Regular screening for prostate cancer may have little effect on cancer mortality, according to a pair of clinical studies published last week. The studies have reignited a years-old controversy over whether screening is worthwhile. If a simple blood test can reduce your risk of dying from prostate cancer, why wouldn't you take it?
Because prostate cancer probably won't kill you, and the treatment is risky and unpleasant. Prostate cancer is extraordinarily common, even among men who never realize they have the disease. Autopsy studies find evidence of the condition in 27 percent of men over 50 and 63 percent of men over 80, yet the great majority of those people die from some other cause. Among men diagnosed with prostate cancer—a small number compared with the undiagnosed cases—the five-year survival rate is almost 99 percent. Many of these patients live for 30 years or more before dying of some other cause.
That's not to say that prostate cancer is completely benign. It kills about three men out of 10,000 per year, and aggressive forms spread to the bone, often leading to a very painful death. The problem is that there's no way to distinguish the unlucky patients from the many who would never even notice their prostate cancer, meaning that the vast majority of treatment is unnecessary.
Treatment for the condition can be quite dangerous in its own right. The least invasive option uses a drug to block the activity of testosterone, which might otherwise accelerate the growth of the cancer. Side effects include testicular shrinkage, feminization (hot flashes and enlarged breasts), and osteoporosis. Radiation therapy or brachytherapy can cause damage to adjacent tissue, such as the colon and rectum, which sometimes doesn't manifest until years after treatment ends. Surgery to remove the prostate can sever the nerve that enables men to have erections or can lead to urinary incontinence. Because of these risks, and the low mortality rate associated with prostate cancer, many have argued that it isn't worth it to test for the disease, even though the screening process involves little more than a low-risk blood test and the eminently safe (but anxiety-inducing) digital rectal exam. Physicians note that most patients, frightened by the idea of cancer, will elect for extreme and often ill-advised treatment.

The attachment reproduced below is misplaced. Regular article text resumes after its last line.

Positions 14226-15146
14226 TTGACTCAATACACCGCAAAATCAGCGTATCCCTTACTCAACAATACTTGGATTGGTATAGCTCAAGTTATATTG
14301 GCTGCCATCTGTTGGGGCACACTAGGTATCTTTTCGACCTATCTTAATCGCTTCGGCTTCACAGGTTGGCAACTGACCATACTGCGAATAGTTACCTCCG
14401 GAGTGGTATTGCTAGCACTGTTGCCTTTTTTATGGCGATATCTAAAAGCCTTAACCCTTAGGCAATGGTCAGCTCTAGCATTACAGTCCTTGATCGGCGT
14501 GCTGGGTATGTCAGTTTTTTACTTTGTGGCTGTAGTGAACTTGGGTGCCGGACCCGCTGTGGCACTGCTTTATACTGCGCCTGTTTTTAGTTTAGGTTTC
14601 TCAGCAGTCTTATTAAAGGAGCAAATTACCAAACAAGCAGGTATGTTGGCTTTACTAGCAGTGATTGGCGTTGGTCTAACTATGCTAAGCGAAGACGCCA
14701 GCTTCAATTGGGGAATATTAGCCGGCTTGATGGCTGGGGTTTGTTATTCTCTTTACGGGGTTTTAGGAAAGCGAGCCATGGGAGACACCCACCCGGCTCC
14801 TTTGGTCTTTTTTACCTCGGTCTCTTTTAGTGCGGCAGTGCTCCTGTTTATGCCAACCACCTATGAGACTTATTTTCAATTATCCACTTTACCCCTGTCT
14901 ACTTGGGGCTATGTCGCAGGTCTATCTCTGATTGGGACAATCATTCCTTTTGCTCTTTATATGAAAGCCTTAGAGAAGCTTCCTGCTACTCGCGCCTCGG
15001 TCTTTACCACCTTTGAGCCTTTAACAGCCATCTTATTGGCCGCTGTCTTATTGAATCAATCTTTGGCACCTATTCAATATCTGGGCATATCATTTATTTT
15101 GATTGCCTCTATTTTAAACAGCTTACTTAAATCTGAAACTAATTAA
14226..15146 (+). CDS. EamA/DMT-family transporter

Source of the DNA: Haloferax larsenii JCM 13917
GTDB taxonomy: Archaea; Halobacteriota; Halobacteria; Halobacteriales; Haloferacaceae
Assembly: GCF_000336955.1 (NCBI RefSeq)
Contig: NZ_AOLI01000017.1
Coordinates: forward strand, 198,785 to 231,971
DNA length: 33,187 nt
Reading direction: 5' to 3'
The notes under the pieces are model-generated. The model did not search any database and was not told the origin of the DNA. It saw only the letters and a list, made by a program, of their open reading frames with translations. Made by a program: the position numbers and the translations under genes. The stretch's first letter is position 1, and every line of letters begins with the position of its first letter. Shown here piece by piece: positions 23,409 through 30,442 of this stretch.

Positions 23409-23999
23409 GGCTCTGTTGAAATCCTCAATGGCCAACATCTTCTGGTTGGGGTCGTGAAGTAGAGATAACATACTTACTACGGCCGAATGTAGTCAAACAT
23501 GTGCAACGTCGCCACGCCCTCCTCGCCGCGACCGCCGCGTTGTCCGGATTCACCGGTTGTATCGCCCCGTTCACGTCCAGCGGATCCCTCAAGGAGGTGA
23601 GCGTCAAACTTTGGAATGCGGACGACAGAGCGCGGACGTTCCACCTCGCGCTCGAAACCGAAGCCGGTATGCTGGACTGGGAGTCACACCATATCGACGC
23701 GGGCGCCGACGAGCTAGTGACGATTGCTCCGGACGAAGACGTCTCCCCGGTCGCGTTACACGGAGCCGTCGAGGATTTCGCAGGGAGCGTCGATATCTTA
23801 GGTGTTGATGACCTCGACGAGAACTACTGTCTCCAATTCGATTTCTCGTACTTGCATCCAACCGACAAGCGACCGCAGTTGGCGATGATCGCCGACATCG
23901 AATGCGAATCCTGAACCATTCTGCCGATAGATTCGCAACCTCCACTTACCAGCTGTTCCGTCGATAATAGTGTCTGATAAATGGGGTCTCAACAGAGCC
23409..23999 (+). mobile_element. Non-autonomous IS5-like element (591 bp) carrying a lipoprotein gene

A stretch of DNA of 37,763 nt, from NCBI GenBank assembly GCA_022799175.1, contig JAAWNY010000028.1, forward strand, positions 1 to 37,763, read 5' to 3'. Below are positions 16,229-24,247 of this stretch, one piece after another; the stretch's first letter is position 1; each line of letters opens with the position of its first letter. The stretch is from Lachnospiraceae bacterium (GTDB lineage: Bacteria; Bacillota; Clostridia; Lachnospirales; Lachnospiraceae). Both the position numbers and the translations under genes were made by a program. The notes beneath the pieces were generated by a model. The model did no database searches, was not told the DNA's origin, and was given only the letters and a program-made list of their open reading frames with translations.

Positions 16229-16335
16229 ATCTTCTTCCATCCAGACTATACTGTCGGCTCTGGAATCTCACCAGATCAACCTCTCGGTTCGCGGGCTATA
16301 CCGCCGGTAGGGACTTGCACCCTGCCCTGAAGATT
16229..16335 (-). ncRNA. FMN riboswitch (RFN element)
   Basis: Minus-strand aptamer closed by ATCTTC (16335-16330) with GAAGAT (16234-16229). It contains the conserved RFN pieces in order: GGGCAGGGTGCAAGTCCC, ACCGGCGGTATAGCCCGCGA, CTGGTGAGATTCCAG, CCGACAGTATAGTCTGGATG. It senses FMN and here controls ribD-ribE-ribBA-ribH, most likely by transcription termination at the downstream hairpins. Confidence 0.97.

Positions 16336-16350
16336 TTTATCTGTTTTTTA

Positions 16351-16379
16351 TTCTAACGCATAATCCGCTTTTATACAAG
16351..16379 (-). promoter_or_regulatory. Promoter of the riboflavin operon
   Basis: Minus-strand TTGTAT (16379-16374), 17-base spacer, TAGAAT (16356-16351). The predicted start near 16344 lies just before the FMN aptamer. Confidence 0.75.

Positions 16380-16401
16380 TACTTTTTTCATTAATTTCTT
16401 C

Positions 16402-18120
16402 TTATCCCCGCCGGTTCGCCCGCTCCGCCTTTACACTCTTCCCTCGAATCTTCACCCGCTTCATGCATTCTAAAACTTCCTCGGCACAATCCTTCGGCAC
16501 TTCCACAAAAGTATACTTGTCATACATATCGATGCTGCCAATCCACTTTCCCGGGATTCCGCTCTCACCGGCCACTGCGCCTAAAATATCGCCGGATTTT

The data reported last week are unlikely to quell the debate. The U.S. study, which showed no reduction in mortality as a result of screening, did not analyze a large number of prostate-cancer deaths, and there were some potential flaws in its design. For example, 52 percent of the people in the "control group" ended up being screened for cancer. The European study involved several different testing centers with divergent protocols. Moreover, because neither study exceeded 10 years in duration, the full benefits of the screening may not yet have materialized. Meanwhile, screening advocates note that deaths from prostate cancer in the general population have been declining by 4 percent per year since 1994, which coincides rather neatly with the FDA approval of the blood screening test.
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Explainer thanks Robert Faust of the University of Maryland Medical Center, Patricia Hoge of the American Cancer Society, and Jyoti Mathad and W.T. Oberle of Mercy Medical Center.